The Left of the Union Army
"I took up the line because it enabled me to hold commanding ground."
-Major General Daniel E. Sickles
In a move whose merit has been debated since the battle, General Sickles, on his own initiative, positioned the 10,500 man Union Third Corps three-quarters of a mile in front of the original Union line on Cemetery Ridge. The new Third Corps' position was from the base of Little Round Top to the Peach Orchard and extended to your left a quarter-mile along Emmittsburg Road. Unfortunately, the Union line, which was a mile in length, was too long to be adequately defended by the undermanned Third Corps.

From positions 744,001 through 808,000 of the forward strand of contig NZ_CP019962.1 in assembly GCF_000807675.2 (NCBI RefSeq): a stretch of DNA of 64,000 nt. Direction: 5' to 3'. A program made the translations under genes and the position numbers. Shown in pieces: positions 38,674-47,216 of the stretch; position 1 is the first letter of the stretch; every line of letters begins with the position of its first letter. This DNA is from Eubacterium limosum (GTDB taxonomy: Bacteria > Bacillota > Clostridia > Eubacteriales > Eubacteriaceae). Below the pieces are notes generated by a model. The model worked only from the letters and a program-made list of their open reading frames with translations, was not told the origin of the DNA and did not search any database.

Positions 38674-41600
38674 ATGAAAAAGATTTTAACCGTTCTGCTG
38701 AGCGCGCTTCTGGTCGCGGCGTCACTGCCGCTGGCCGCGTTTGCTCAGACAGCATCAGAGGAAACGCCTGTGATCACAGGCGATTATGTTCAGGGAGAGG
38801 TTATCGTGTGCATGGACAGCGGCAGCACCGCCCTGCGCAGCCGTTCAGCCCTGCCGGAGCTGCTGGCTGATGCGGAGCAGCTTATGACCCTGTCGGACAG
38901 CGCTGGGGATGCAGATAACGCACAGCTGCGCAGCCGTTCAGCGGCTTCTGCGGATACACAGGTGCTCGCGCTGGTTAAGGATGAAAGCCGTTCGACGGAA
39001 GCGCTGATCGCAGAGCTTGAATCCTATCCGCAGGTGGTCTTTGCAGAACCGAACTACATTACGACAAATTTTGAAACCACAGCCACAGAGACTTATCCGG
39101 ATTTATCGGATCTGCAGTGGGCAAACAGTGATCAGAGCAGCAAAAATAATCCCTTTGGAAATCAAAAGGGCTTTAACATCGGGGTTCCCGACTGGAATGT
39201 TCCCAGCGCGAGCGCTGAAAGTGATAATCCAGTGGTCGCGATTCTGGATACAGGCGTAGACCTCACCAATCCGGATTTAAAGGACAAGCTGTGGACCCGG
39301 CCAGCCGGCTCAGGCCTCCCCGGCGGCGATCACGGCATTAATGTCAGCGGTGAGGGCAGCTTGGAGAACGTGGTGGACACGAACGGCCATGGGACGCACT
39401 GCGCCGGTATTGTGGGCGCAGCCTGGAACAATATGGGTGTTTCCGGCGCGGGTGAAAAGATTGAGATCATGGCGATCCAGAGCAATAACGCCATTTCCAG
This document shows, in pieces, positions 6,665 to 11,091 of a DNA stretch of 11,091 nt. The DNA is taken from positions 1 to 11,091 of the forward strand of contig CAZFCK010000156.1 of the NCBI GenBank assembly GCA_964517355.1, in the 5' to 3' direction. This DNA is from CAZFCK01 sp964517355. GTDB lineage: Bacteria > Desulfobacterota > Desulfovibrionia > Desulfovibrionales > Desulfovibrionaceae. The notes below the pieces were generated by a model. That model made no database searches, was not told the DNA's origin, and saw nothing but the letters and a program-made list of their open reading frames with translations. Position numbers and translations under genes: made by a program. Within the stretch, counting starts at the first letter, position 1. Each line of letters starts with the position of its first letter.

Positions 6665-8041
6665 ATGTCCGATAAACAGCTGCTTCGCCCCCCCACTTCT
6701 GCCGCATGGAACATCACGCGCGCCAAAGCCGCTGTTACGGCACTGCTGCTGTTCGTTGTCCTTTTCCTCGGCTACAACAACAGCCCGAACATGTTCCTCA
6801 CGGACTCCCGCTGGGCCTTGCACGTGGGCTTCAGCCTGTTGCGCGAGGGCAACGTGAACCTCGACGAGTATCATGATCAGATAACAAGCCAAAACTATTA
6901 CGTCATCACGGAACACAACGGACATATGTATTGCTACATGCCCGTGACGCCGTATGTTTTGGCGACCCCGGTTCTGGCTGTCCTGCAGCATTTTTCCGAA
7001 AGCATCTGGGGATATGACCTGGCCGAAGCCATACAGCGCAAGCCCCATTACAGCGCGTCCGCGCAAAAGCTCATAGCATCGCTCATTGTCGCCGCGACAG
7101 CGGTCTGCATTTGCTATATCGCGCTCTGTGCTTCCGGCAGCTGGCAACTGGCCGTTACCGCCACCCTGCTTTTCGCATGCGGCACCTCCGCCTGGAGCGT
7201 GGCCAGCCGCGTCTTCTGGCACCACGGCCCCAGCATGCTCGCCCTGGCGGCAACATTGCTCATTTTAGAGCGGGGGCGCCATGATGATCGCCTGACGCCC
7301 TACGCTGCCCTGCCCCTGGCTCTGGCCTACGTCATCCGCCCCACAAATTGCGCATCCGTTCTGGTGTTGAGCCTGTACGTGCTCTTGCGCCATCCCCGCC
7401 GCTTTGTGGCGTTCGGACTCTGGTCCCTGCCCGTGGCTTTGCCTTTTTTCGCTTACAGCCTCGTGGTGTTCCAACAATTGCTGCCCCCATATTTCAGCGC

The Confederate Assault Continues
"Fourteen hundred rifles were grasped with firm hands, and as the line officers repeated the command "Forward March" the men sprang forward and fourteen hundred voices raised the famous 'Rebel Yell'....
-Colonel B.G. Humphreys, Barksdale's Brigade
On July 2nd, 1863, at 5:00, McLaws' 7,100 man division of Longstreet's Corps joined Hood's assault against the Union position. Kershaw's Brigade of South Carolinians advanced from your right toward the Rose Farm woodline. After crossing the Emmittsburg Road, Kershaw's Brigade split in two halves. The right half assaulted the Rose Farm Woods and the left section wheeled to attack the Peach Orchard.
At 5:45 P.M., Barksdale's Brigade of Mississippians advanced on the left of Kershaw and pierced the apex of the Union position at the Peach Orchard and Sherfy Farm. Barksdale's men wheeled to the left and continued to roll up the Union line along the Emmittsburg Road, finally being stopped behind the Trostle Farm.